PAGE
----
Relationships With Your Debtors - Practical Tips To Avoid Bad Debts

Posted by Malcolm Campbell on 13 September 2017
Relationships With Your Debtors - Practical Tips To Avoid Bad Debts

In this week's blog we share some practical tips to help you to avoid bad debts.





  1. Assess creditworthiness and where relevant set appropriate limits on the credit you'll provide them. Ask new customers for trade references or get an online credit check done. Don’t extend credit new customers until they have a track record with you.
  2. Have a well crafted set of terms and conditions and have your customers accept them (digitally or physically) BEFORE providing any goods or services to them
  3. Ensure you use practical & effective recovery tools in your T&Cs like the ability to charge interest, charge an administration fee (reasonable) for late payment or report them to a credit rating authority for a payment default. These can be just the persuasion a tardy debtor may need to pay before you have to 'go legal'.
  4. Check where, to whom and how you should send your invoices; you may need to include a specific Purchase Order number or other information/details specific to the customer's accounting system before it can be processed and paid by their accounts department.
  5. Send your invoices promptly and start chasing payments as soon as they become due. Actively chasing overdue debts is a vital part of minimising bad debts.
  6. Find out if your customer has a regular payment system (e.g. a monthly debtor run). Consider adjusting your system to fit in with this: for example, following up as soon as you realise your payment has been missed out – or calling in advance to ensure that payment will be made.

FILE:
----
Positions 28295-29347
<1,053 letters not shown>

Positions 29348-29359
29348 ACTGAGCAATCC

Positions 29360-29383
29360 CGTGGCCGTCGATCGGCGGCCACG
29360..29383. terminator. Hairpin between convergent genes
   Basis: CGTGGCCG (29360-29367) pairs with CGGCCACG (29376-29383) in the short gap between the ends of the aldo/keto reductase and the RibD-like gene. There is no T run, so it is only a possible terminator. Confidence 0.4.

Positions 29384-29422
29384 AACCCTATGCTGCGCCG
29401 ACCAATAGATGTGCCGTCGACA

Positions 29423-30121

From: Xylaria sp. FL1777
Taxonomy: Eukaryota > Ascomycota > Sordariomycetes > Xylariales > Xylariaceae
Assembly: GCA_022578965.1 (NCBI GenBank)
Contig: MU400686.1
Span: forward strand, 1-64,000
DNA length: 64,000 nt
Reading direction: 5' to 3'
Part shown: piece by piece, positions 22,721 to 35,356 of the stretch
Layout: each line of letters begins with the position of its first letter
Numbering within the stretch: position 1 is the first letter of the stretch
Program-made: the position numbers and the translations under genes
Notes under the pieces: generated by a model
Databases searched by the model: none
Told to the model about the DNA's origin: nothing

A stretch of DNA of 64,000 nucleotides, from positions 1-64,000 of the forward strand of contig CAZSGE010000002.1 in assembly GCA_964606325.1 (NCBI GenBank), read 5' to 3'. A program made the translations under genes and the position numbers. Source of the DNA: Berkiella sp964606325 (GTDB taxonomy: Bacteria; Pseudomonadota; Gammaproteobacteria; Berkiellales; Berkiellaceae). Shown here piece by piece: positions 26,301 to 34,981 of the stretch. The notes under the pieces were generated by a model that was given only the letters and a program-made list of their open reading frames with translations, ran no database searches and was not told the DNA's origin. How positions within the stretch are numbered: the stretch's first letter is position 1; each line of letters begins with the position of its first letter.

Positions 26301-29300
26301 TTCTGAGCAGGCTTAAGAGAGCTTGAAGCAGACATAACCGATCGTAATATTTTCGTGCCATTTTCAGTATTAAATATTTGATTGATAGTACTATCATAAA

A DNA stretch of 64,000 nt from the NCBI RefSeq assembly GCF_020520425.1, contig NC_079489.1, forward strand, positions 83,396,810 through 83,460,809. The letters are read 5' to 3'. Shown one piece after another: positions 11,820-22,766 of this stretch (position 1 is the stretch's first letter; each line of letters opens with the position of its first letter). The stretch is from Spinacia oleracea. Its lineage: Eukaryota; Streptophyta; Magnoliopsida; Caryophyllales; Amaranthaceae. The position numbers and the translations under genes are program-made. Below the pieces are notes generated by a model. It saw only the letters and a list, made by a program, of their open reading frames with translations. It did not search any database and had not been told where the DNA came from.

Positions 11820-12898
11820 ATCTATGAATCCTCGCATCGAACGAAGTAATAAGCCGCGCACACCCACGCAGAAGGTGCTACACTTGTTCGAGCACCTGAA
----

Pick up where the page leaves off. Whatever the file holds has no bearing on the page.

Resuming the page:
7. Phone your contact when an invoice becomes overdue (e.g. the individual who placed the order) and ask them to help, as routine/automated letters & emails tend to be ignored. A diplomatic approach generally works best, particularly when you want to have a continuing relationship with the customer.
  8. Resolve any disputes quickly, transparently and genuinely. You are unlikely to be paid until the customer's grievances have been properly aired and addressed to their satisfaction ( this doesn’t necessarily mean a discount, reduction or write off of the invoice!).
  9. Reconsider the terms on which you do business with customers that regularly pay late: for example, increasing the prices you charge, taking a deposit, only allowing them to pay by automated Direct Debit or even requiring them to pay in full up front (where possible).
  10. Formulate a strategy in case your debtor continues to delay payment. Before making a formal legal claim against them consider charging interest, reporting a payment default to a credit rating agency, withdrawing the provision of further goods/services until paid in full or exercising your retention of title rights. All of these options need to be made possible by your T&Cs. Alternatively; you could negotiate part-payments or learn about invoice funding options available to your customers. These can often help to resolve disputes without the expense of going to court.
  11. If all else fails get us to review your client engagement processes, documents and systems. While we can help pursue formal legal claims for specific debts we can also often help identify weaknesses in your systems, procedures and engagement documents that are exposing you to bad debts unnecessarily in a very cost effective and efficient manner

We specialise in providing clarity and confidence to business operators in their legal relationships with their customers and clients. If you are having problems with debtors or if you think your business contracts, client engagement documents and processes need reviewing – or if you don't have any – contact us, your debt recovery lawyers sydney, to discuss the legal needs of your business.